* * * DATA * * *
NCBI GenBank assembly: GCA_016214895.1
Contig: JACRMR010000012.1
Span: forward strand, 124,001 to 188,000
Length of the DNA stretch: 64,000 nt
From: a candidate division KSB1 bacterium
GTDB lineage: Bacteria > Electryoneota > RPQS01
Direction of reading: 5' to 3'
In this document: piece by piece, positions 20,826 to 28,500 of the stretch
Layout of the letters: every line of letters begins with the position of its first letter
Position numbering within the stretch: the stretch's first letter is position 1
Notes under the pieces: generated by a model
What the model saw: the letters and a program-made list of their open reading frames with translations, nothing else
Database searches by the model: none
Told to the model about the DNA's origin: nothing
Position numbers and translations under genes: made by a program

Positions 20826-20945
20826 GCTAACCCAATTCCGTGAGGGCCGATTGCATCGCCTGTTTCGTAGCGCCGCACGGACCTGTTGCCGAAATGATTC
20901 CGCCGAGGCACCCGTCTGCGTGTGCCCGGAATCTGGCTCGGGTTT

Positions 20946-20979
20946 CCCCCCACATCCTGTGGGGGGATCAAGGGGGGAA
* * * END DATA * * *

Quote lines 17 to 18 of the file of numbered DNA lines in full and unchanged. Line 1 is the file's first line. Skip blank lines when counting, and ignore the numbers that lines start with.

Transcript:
20826 GCTAACCCAATTCCGTGAGGGCCGATTGCATCGCCTGTTTCGTAGCGCCGCACGGACCTGTTGCCGAAATGATTC
20901 CGCCGAGGCACCCGTCTGCGTGTGCCCGGAATCTGGCTCGGGTTT